The gas supply we can no longer rely on

The apparent resolve to disrupt gas supplies to Israel isn’t something we can afford to downplay.

Egypt gas pipeline blast 311 (photo credit: REUTERS)
Egypt gas pipeline blast 311
(photo credit: REUTERS)
Famed author Thomas Mann once asserted that “everything is politics.” The ongoing controversy in Egypt about its gas sales to Israel would have certainly vindicated Mann’s contention and then some.
Egypt’s role as Israel’s prime supplier of natural gas is being steadily undermined by Cairo’s own “investigations” into the deal. This challenge is further underscored by physical sabotage since the beginning of the end of the Mubarak regime. The gas pipeline to Israel was blown up Wednesday for the second time, near the north Sinai town of El-Arish.
The previous explosion occurred on February 5 but it wasn’t before March 16 that supplies were renewed. A few days thereafter, though, a second unsuccessful attempt was made to damage the pipeline. Now, one month later, another blast was set off and gas supplies were cut off yet again.
What differentiates Wednesday’s detonation from its February precursor is that the saboteurs made their target more explicit. In February they hit the pipeline before it branches off into separate gas conduits to Jordan and Israel. As a result gas supplies bound for Jordan were also affected. In the latest attack only the section heading directly to Israel was attacked.
The apparent resolve to disrupt gas supplies to Israel isn’t something we can afford to downplay. Egyptian gas accounts for 40% of the gas used for electricity production in Israel. As of Wednesday hectic preparations were under way at the Israel Electric Corporation to implement contingency plans to make up for this very significant shortfall. The recurrent nature of the problem has already set in motion an exhaustive reevaluation of the reliance on Egyptian gas.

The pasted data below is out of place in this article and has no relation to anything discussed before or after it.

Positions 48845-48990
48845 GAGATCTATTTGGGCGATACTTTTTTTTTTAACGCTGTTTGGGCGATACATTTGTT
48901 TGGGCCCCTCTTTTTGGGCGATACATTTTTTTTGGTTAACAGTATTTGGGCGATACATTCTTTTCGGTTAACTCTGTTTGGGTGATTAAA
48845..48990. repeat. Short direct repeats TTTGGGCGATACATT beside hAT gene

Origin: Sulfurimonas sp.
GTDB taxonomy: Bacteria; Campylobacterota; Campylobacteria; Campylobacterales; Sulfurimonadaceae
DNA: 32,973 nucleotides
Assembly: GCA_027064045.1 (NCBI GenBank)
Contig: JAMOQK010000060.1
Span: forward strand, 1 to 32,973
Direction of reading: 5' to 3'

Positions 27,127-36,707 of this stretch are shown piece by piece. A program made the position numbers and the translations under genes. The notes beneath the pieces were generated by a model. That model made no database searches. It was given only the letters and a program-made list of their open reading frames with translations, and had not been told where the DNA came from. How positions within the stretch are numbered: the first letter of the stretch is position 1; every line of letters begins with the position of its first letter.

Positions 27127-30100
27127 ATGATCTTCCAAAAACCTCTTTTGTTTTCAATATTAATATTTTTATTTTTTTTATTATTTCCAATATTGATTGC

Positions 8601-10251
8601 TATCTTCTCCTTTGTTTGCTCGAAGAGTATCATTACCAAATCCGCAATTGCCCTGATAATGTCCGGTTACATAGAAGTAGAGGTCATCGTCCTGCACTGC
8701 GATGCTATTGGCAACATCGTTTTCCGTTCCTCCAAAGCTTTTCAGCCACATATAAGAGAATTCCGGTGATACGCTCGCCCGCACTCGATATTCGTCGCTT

The most obvious cause for worry is the fact that nobody can guarantee that these are isolated episodes. If anything, the indication is that we can no longer count on stable gas supplies from Egypt.
This impression is further amplified by the ostensible “corruption” accusations leveled in Cairo against Mubarak and his senior officials, who are charged with selling gas to Israel at considerably less than “global market rates,” thereby robbing Egypt of income.
However, unlike the case with crude oil, no international benchmarks exist for gas prices, which are highly contingent on how far the gas needs to be piped. The fact that Israel adjoins the Sinai suffices to lower costs drastically. If anything, the proceedings against Cairo’s deposed leadership smack of a vendetta, with gas sales to Israel furnishing the popular pretext.
The unfortunate fact of the matter is that anti-Israel incitement is mushrooming in Egypt, hence coexistence with Israel grows increasingly unpopular.
According to results of a recent poll conducted by the Pew Research Center, 54% of all Egyptians would like to see the peace treaty with Israel annulled.
If this is in fact the Egyptian vox populi, then Israel has every reason for anxiety. Israel is in the best of times a handy punching bag for the Arab world and this knee-jerk tendency is all the more apparent during periods of acute instability.
In Syria, for instance, supposed pro-democracy protesters goad Bashar Assad to “liberate the Golan” rather than battle them. In other words, Israel is identified as the real overriding enemy.
Egypt fits snugly into this pattern. Anti-Israel fervor makes trumped-up charges in an Israeli context the best whip with which to lash toppled autocrats. The gas contract with Israel is turned into a hostage in the current power struggles provoked by Cairo’s burgeoning political realignment.
Whether or not Egyptian gas supplies are threatened in the long term, Israel must now cushion its economy against potential future shock. Greater focus on local gas discoveries, such as the Tamar Field, is imperative.
This primarily means speeding up resolution of all remaining snarls holding up Israeli gas drilling. The aim should be to pump Tamar gas into our mains within the next couple of years at the latest.
Evidently, we can no longer depend on Cairo’s goodwill and must shield ourselves against the more undesirable potential consequences accruing from Egypt’s game-changing domestic cataclysm.